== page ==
“\|” works for both step tables and scenario outline example tables. It looks like it is fairly standard for test frameworks that use Gherkin. I verified that Cucumber-JVM and SpecFlow support it, and it looks like Cucumber for Ruby does as well. It looks like behave will support it in 1.2.6.

After learning this trick, I updated the BDD 101: The Gherkin Language page.

Note that backslash escape sequences won’t work for quotes in Gherkin steps. Quotes in steps are merely conventions and not part of the Gherkin language standard.

YAML Comments in Gherkin Feature Files

In Gherkin-based BDD test frameworks, feature files hold behavior scenarios with Given-When-Then steps. Features and scenarios may be categorized by tags for hooks and filtering, and additional comment lines may be added anywhere. However, Gherkin itself may not be sufficient enough to capture all desired test metadata. Tags are great for simple classification but crude for larger information. And comments are meaningful only to the reader.

Fraser Scott (zeroXten) came up with a nifty idea for improving Gherkin information while working on the OWASP Cloud Security project: write YAML comments in feature files to provide more formal documentation. As stated on the project home page, “The OWASP Cloud Security project aims to help people secure their products and services running in the cloud by providing a set of easy to use threat and control BDD stories that pool together the expertise and experience of the development, operations and security communities.” It’s a pretty cool idea – use Gherkin to model attacks for both education and automation. The team is writing YAML comments at the top of feature files to provide custom information in a clean, readable format that could also be easily parsed by other tools. Below is an example feature file I copied from the project, with YAML comments at the top:

At first, I wasn’t too thrilled by the thought of YAML comments in feature files. Gherkin should provide all specification needs, and tag classification is often needed for automation. However, the YAML comments are quite clean, and for this project, they appear to document aspects of the scenarios that shouldn’t be buried in Gherkin (such as confirmation status and reference links). YAML is a very sensible format for formalized comments, too.

Take this idea as food for thought: YAML comments can be an effective way to add metadata to Gherkin feature files. Just make sure to capture all behavior specification using Gherkin and to still use tags for automation.

The Airing of Grievances: BDD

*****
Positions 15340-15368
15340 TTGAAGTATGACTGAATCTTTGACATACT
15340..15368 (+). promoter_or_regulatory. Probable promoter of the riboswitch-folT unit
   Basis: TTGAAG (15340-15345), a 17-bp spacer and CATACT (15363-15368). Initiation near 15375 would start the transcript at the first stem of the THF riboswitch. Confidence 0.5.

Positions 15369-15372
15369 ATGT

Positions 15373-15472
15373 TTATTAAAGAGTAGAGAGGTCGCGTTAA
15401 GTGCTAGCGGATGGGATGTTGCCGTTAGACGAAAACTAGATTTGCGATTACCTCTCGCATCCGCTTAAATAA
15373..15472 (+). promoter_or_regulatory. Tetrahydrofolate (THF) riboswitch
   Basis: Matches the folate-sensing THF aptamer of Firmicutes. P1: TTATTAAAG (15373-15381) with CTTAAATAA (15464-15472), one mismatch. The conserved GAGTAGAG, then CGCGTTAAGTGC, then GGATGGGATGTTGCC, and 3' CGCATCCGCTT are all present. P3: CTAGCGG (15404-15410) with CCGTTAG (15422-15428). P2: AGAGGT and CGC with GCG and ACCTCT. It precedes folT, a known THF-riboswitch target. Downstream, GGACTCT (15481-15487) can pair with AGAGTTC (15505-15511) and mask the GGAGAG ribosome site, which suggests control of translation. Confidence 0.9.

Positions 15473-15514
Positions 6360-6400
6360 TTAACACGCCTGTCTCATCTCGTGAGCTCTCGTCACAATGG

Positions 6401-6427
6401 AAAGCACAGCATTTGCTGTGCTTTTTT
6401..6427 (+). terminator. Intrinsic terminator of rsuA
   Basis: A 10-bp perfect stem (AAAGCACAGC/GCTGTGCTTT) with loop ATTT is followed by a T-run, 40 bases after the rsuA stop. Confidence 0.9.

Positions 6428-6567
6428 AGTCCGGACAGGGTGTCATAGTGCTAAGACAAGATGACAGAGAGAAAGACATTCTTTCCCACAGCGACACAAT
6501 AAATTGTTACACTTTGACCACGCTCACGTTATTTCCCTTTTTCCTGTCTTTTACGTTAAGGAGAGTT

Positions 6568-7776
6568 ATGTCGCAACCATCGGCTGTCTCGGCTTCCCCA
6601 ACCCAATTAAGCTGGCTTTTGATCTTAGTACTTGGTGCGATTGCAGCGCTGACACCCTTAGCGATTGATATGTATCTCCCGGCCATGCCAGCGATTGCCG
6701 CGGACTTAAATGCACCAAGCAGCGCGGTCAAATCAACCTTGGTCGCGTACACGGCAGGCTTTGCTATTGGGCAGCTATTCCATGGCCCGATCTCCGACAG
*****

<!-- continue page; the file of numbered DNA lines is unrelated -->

Behavior-Driven Development – one of my favorite blog topics. When done right, it’s a wonderful way to foster better collaboration and automation. When it’s not… well, let’s just say I got a lot of problems with bad BDD practices, and now you’re gonna hear about it!

PROCESS

Treating BDD as a Tool and Not as a Process

BDD is a process – it is a set of tools and practices designed to help teams deliver better software. BDD is not just a test automation framework; the framework is just one of the tools that support BDD. Heck, the word “development” is in the name!

Complaining that Gherkin is Too Technical

Really? Really!? Gherkin is basically just plain language with some buzzwords mixed in! It is specifically designed for non-technical people to handle it! It is not a full-fledged programming language – it is essentially a simple format for behavior specification that automation frameworks can easily parse. The steps are meant to be read like plain English (or any other spoken language) so that better collaboration can happen. If Gherkin is “too technical” for you, then I hate to know what isn’t.

No Buy-In from All Roles

The three major roles on an Agile team, a.k.a the “Three Amigos,” are biz, dev, and test (regardless of fancy names or assignments). For BDD to work well, all three role types must embrace it. Otherwise, collaboration will suffer. BDD is not just a QA thing, it’s for everyone. Biz gets better features in shorter time because requirements were communicated better. Dev wastes less time figuring out what biz wants and gets tests faster. Test can start automating right away since test scenarios are defined from the start in Gherkin. Everybody wins if everybody contributes.

No Three Amigos Meetings

Three Amigos meetings are like dietary fiber supplements: they help a team stay regular with collaboration, or else development gets constipated as engineers start building crap instead of the intended behaviors. Then the crap gets blocked up as the team must rework it, meaning it could be another sprint before there’s a healthy flush of new features. Open conversations in regularly scheduled Three Amigos meetings would have avoided the whole obstruction.

Forcing QA to Write All Behavior Scenarios